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Revista médica de Chile

versión impresa ISSN 0034-9887

Resumen

PARADA, ALEJANDRA  y  ARAYA, MAGDALENA. History of gluten and its effects on celiac disease. Rev. méd. Chile [online]. 2010, vol.138, n.10, pp. 1319-1325. ISSN 0034-9887.  http://dx.doi.org/10.4067/S0034-98872010001100018.

The global prevalence of celiac disease is of one person per 250 inhabitants. The disease is induced by gluten, a peptide contained in wheat, rye and barley that during small intestinal digestion generates smaller peptides. Some of these are resistant to hydrolysis and cross through the epithelium into the mucosa, inducing a cascade of immune reactions leading to the appearance of the disease in susceptible individuals. Gluten appeared as a consequence of agricultural practices initiated 10000 years ago in the Fertile Crescent of southwest Asia. Celiac disease epidemiology is complicated since consumption of gluten differs depending on the origin of populations. Treatment of celiac disease consists of withdrawing gluten from the diet, a task that becomes difficult in the long term. The concept of gluten-free food has changed along time. This article updates the concept of celiac disease, the history of gluten consumption in the world, the characteristics of a gluten free diet and the difficulties to adhere to it.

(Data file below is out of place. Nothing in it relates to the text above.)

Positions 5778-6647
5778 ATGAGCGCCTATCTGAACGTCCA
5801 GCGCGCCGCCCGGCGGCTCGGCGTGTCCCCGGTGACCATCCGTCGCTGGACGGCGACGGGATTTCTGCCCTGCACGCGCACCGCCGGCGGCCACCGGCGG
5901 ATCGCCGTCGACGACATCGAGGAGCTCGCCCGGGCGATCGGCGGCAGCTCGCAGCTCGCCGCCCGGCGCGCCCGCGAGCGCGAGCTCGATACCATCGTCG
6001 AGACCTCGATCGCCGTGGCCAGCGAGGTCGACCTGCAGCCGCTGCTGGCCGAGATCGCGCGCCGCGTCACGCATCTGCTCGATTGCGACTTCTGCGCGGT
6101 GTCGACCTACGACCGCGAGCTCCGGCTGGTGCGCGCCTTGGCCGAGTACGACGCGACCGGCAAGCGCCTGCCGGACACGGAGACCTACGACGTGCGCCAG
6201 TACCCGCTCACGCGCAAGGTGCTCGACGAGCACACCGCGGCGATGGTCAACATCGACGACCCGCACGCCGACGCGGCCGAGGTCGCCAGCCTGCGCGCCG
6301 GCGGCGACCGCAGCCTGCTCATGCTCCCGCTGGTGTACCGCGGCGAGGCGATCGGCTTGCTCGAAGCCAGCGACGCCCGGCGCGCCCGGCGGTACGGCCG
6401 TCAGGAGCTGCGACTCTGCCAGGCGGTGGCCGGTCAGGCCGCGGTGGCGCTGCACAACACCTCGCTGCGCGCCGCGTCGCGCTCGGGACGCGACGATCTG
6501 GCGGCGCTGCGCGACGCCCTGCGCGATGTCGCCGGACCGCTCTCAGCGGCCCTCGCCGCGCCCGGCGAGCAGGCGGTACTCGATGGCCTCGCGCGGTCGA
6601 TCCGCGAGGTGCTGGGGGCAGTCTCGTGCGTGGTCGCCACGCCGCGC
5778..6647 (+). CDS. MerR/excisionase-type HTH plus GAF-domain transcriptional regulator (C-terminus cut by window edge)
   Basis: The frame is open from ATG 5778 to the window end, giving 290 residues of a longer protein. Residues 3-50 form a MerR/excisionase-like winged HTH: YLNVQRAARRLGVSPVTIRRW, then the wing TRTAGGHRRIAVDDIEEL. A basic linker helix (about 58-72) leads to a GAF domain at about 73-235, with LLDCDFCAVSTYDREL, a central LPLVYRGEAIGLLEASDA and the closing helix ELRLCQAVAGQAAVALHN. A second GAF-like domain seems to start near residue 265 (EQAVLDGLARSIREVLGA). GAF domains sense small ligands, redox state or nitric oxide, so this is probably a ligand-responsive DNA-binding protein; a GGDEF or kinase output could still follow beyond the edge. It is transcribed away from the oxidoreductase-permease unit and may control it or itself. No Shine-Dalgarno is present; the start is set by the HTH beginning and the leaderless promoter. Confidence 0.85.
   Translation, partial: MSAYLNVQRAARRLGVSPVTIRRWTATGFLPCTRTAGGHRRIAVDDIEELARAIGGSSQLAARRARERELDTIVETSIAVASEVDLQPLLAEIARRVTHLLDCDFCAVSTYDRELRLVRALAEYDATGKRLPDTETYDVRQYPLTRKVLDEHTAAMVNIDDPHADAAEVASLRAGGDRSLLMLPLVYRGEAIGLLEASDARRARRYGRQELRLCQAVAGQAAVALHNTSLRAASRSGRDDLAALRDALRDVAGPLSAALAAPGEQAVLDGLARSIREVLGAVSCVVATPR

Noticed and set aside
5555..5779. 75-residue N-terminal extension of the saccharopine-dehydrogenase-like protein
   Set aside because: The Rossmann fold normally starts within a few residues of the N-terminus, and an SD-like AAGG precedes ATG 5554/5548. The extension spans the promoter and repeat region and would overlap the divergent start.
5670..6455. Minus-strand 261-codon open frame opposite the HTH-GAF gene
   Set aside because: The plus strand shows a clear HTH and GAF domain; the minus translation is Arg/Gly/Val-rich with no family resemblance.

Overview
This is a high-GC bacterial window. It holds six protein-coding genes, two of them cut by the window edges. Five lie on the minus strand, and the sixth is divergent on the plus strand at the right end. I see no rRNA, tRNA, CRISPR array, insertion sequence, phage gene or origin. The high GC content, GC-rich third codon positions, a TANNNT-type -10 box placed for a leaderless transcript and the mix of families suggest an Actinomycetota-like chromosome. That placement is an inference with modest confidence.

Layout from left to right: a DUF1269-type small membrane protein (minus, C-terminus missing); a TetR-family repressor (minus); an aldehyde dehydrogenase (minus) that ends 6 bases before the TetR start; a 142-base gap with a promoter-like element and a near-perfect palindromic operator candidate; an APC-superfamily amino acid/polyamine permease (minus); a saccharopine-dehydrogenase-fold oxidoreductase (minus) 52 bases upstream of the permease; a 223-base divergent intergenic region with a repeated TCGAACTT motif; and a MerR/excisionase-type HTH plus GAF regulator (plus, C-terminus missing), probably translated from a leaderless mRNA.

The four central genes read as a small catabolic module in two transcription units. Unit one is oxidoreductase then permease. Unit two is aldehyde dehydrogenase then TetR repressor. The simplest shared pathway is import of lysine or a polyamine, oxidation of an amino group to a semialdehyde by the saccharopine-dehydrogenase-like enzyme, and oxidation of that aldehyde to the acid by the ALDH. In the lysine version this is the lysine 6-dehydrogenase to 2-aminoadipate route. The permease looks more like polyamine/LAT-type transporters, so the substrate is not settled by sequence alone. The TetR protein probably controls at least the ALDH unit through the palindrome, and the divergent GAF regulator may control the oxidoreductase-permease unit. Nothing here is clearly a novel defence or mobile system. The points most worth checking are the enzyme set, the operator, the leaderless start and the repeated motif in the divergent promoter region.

Palabras llave : Celiac disease; Gliadin; Glutens.

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